PHOTO CAPTION: The Charter of the Ferdinand Lindheimer Chapter of the Daughters of the Republic of Texas.

The keepers of Texas history

The Daughters of the Republic of Texas: One and Indivisible By Tara V. Kohlenberg — There is nothing more beautiful to a Texan than the Lone Star Flag flying against a brilliant azure blue sky. You may have noticed the Texas flags posted around Main Plaza and on downtown streets

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Doeppenschmidt Funeral Home from 1923 to the present in the same family

By Myra Lee Adams Goff — It’s the same business, in the same place, run by the same family for 100 years. That’s Doeppenschmidt Funeral Home, now involving the fourth generation. And it doesn’t look like they are going to run out of clients any time soon. In the early

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True Crime Series: Local farmer and son murdered in Austin

By Keva Hoffmann Boardman — It was very early in the morning, still dark, but they had far to go. As Conrad gave a final tug on the ropes securing the six bales of cotton in the wagon, he watched his 13-year-old son Heinrich say goodbye to his wife. It

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Arriving Germans found native tribes in area they settled

By Myra Lee Adams Goff — Prince Carl in the diary of his sojourn to Texas writes about sleeping on the ground, using a pistol case as a pillow. Even before the emigrants arrived, he feared an Indian attack. He recalled a patriotic drinking song called “Deutschland Hoch.” Rewriting his

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1881 bird’s-eye view of New Braunfels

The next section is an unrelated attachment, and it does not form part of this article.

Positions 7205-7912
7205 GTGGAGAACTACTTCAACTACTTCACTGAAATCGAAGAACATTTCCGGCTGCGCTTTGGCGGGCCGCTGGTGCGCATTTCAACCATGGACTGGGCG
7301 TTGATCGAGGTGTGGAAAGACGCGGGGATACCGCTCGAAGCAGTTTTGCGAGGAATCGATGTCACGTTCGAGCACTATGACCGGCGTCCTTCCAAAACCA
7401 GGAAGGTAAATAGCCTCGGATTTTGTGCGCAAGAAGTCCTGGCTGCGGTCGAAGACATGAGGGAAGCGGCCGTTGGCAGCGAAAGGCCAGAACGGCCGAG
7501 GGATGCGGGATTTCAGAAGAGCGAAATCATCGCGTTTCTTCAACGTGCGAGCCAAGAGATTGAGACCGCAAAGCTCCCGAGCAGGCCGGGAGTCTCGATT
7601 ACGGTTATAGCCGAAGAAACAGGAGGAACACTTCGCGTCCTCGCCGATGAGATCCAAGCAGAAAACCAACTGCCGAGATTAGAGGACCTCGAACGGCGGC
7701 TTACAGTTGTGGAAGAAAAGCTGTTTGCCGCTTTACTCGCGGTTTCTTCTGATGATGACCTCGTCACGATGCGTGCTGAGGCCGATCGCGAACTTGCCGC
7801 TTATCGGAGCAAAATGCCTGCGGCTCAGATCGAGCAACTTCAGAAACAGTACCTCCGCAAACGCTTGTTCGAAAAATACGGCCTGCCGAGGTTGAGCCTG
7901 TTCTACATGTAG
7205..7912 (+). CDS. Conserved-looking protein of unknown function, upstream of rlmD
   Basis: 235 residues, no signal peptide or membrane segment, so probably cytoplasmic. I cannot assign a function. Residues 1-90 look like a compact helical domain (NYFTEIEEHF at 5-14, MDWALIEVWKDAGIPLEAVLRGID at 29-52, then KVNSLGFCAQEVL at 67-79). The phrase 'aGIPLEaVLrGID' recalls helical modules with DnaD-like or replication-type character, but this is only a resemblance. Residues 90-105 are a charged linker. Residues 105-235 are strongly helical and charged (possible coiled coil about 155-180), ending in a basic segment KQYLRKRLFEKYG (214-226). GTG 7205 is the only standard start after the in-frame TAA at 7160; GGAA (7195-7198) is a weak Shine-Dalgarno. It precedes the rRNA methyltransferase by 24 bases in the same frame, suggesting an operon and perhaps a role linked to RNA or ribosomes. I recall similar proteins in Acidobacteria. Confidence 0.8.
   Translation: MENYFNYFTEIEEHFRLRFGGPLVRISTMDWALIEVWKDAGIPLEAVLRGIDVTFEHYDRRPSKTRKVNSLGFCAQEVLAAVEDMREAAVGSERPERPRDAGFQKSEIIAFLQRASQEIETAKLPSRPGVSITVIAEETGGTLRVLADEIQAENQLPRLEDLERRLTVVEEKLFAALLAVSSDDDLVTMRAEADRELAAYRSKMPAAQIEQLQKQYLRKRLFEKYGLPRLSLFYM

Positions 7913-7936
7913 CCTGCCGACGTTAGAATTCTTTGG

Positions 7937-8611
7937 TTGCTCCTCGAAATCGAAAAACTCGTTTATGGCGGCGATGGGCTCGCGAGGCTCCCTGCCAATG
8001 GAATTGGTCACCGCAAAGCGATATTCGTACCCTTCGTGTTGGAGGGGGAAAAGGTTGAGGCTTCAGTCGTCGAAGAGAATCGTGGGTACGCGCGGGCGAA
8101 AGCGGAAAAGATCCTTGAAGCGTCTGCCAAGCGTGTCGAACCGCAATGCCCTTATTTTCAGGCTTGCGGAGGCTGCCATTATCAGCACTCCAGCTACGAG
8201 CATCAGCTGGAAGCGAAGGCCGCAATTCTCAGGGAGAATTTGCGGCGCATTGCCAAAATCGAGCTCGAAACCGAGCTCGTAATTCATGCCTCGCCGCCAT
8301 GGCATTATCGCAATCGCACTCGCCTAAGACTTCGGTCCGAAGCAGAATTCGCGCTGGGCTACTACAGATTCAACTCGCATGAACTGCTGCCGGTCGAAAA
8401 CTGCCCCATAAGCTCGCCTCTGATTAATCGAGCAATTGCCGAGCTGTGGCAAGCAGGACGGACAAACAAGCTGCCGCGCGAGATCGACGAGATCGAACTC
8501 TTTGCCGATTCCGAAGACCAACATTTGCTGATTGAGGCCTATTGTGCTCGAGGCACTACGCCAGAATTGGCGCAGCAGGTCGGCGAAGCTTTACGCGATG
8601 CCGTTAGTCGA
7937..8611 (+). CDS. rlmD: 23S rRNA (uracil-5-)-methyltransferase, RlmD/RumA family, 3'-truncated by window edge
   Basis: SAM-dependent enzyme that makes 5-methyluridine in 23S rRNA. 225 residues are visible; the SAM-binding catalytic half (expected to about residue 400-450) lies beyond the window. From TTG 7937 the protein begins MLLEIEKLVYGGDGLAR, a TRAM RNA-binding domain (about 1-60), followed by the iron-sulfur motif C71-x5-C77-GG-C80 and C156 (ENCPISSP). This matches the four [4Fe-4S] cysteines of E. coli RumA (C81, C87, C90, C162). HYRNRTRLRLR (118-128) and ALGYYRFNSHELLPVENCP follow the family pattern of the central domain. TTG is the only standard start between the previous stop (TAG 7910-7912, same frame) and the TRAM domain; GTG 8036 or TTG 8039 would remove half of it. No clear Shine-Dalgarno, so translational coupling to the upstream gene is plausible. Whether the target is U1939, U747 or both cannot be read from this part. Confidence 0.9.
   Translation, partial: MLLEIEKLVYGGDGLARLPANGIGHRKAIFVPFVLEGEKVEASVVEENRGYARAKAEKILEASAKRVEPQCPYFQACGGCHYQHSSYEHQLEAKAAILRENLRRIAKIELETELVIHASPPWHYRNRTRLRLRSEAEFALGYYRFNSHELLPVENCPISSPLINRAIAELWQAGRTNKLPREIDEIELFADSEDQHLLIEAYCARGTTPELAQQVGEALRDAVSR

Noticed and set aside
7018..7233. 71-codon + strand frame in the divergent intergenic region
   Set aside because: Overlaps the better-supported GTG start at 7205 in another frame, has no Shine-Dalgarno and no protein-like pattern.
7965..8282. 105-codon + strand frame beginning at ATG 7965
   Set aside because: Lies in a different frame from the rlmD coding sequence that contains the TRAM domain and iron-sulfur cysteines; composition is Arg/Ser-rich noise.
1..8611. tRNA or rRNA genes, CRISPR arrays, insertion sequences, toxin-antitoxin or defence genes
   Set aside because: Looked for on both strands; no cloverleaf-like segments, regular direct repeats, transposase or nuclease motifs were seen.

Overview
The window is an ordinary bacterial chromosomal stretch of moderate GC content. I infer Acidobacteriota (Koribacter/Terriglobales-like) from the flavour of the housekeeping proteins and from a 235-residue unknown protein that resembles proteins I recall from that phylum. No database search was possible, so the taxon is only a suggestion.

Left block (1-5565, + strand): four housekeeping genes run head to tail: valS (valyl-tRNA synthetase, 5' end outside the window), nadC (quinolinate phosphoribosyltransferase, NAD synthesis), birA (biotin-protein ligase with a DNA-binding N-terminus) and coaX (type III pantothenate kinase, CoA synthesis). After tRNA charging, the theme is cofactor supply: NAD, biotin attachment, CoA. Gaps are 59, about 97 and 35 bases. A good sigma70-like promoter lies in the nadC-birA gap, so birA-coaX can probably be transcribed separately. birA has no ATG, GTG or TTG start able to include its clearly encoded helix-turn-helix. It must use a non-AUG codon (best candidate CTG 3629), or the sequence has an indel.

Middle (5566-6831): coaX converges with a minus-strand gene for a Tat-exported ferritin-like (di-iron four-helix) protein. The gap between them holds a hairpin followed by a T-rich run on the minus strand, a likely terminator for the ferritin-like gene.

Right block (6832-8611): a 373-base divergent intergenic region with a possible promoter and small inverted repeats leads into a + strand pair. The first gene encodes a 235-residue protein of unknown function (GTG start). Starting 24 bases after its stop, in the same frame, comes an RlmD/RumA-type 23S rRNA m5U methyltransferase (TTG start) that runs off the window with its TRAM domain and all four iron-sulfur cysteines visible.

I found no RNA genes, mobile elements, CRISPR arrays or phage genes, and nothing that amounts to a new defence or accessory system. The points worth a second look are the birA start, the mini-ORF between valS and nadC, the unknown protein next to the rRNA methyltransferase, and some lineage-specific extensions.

By Keva Hoffmann Boardman — Created by Augustus Koch in 1881, the “Birds Eye View of New Braunfels” is so much more than just an etching of early New Braunfels. An aerial view of the city lying nestled between the rise of the Balcones Escarpment and the black dirt

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Photo Caption: Records in the Sophienburg Museum and Archives used in researching Pablo Diaz.

The Pablo Diaz story

By Keva Hoffmann Boardman – Sometimes a little tidbit of information sets me off on a bunny trail. I took one of those trails recently after finding and reading a 1975 letter from Oscar Haas to Mrs. Gregorio Coronado here in New Braunfels. Haas was drawing her attention to the

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Much can be discovered by visiting graves at Comal Cemetery

(Encore of article that first appeared November 26, 2008.) By Myra Lee Adams Goff — Recently I went to the Comal Cemetery to visit family and friends. Don’t tell me that I’m the only one that does that; someone brings the flowers! Since I started writing this column I have

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Millett family

By Tara V. Kohlenberg — There are times, during the course of researching a topic, that we come across a story that just says it all. The following, a reprint of a story written by Susan Flynt England, is exactly that. It appeared in the Herald-Zeitung on Sunday, January 7,

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Pittman’s Red & White Store

By Tara V. Kohlenberg — I always looked forward to our weekly trip to the grocery store. Although it was only a short twelve or so blocks from our house (and about the same from the Plaza), it felt like we were traveling to an exotic place with odd sights,

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Three bandits and a big white stripe

By Keva Hoffmann Boardman — After months of media hoopla over presidential candidates and elections results, I thought it might be nice to share a fun old news story. As often happens, I found a photo. It was of three men and a shot-up old car. What? The search for

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